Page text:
On May 1st, 1960 in the midst of the Cold War the Soviets shot down an American spy plane. The failed aerial reconnaissance mission over Soviet airspace soon became known as the 1960 U-2 Incident. During the Cold War knowledge of an enemy’s activity was key to victory and the U-2 spy plane was not enough. The United States needed a reconnaissance plane without the vulnerabilities of the U-2 so they designed something new, the SR-71.
“Most importantly, the aircraft delivered on its strategic responsibilities, providing the United States detailed, mission-critical reconnaissance for more than two decades. Only a select few know the true extent of the role the Blackbird’s intelligence played in the Cold War.”
From the mind of aviation guru, Clarence “Kelly” Johnson the SR-71 Blackbird emerged in 1966. The Blackbird stood out as the world’s fastest aircraft, a title it still holds to this day. Built without weapons or countermeasures it relies on sheer speed to evade enemy attacks. Soaring at heights of 85,000 feet and speeds above Mach 3 the SR-71 can easily outpace enemy missiles. A total of 32 of these aircraft were built, 12 of which were lost to accidents but none to enemy attack.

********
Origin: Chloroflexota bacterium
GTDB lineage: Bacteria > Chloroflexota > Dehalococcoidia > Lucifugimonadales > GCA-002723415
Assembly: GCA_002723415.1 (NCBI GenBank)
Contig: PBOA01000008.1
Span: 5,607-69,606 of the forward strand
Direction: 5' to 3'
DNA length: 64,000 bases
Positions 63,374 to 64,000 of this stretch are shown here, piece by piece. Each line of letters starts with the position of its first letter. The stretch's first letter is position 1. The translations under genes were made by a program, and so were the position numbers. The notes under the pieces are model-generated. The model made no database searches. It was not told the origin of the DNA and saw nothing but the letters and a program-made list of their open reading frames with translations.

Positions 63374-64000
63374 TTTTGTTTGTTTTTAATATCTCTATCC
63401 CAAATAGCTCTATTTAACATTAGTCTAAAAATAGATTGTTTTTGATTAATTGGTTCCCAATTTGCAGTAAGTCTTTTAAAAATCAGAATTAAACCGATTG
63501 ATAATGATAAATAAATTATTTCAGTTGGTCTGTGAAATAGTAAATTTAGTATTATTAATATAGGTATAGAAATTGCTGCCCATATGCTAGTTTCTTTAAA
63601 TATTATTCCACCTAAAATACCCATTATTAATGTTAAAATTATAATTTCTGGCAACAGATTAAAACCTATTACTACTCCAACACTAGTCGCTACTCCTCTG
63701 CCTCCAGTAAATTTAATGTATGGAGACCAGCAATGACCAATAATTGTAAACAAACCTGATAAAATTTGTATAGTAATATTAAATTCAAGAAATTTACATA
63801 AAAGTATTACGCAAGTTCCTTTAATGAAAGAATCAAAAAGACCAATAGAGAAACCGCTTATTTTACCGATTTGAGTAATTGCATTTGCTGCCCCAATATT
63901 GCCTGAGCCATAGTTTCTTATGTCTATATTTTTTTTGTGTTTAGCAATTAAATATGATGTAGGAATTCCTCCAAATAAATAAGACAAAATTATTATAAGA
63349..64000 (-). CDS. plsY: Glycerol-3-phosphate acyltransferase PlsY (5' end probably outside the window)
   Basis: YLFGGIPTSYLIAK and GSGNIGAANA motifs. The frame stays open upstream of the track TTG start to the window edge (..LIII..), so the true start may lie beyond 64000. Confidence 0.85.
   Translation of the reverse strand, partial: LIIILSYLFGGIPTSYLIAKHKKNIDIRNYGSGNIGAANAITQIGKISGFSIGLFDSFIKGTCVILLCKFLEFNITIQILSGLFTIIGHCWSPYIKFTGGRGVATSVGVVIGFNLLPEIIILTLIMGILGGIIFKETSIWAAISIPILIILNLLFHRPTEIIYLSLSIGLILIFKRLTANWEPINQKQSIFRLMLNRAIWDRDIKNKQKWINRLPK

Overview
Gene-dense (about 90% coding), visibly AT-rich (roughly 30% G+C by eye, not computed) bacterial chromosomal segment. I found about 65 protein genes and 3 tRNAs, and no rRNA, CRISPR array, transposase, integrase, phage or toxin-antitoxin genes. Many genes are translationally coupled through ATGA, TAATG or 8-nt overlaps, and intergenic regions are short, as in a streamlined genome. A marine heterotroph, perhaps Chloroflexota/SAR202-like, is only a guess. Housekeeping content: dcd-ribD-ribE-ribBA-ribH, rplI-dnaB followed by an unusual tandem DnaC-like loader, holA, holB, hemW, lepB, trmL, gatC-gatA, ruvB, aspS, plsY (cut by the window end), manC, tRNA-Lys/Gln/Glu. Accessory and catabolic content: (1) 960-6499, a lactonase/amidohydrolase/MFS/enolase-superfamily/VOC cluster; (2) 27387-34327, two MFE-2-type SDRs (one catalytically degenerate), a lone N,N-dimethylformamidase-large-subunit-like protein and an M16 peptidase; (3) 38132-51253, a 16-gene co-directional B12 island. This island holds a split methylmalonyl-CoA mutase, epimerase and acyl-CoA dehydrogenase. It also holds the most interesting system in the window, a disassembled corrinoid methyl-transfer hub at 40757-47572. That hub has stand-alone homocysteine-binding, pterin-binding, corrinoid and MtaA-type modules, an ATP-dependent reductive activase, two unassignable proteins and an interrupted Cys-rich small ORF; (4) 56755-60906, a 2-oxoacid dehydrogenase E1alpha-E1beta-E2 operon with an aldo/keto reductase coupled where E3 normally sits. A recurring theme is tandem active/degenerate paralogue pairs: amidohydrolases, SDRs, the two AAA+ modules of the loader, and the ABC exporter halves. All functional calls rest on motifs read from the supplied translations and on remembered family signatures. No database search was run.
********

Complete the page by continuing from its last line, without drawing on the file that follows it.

“The altitude we flew at was anywhere between 70,000 – 85,000 feet. If you look out one window to the front cockpit you can see a very definitive curvature of the earth. Very bright in the day, very dark at night. From about 45 degrees above the horizon, the stars are out in the daytime.”
– Colonel Richard Graham (SR-71 Pilot)
The SR-71 was made of titanium rather than aluminum which would melt at the high speeds the jet was able to reach. In fact, the heat during travel can become so intense that pilots have to wear pressurized suits to avoid having their eyeballs melt during flight.
Sadly this record-holding jet has been retired in favor of satellite technology rather than using a jet without weapons. The Blackbird had a good run and paved the way for modern stealth jets. Declassified footage of the world’s fastest aircraft can be viewed here as well as a testimonial from a former pilot.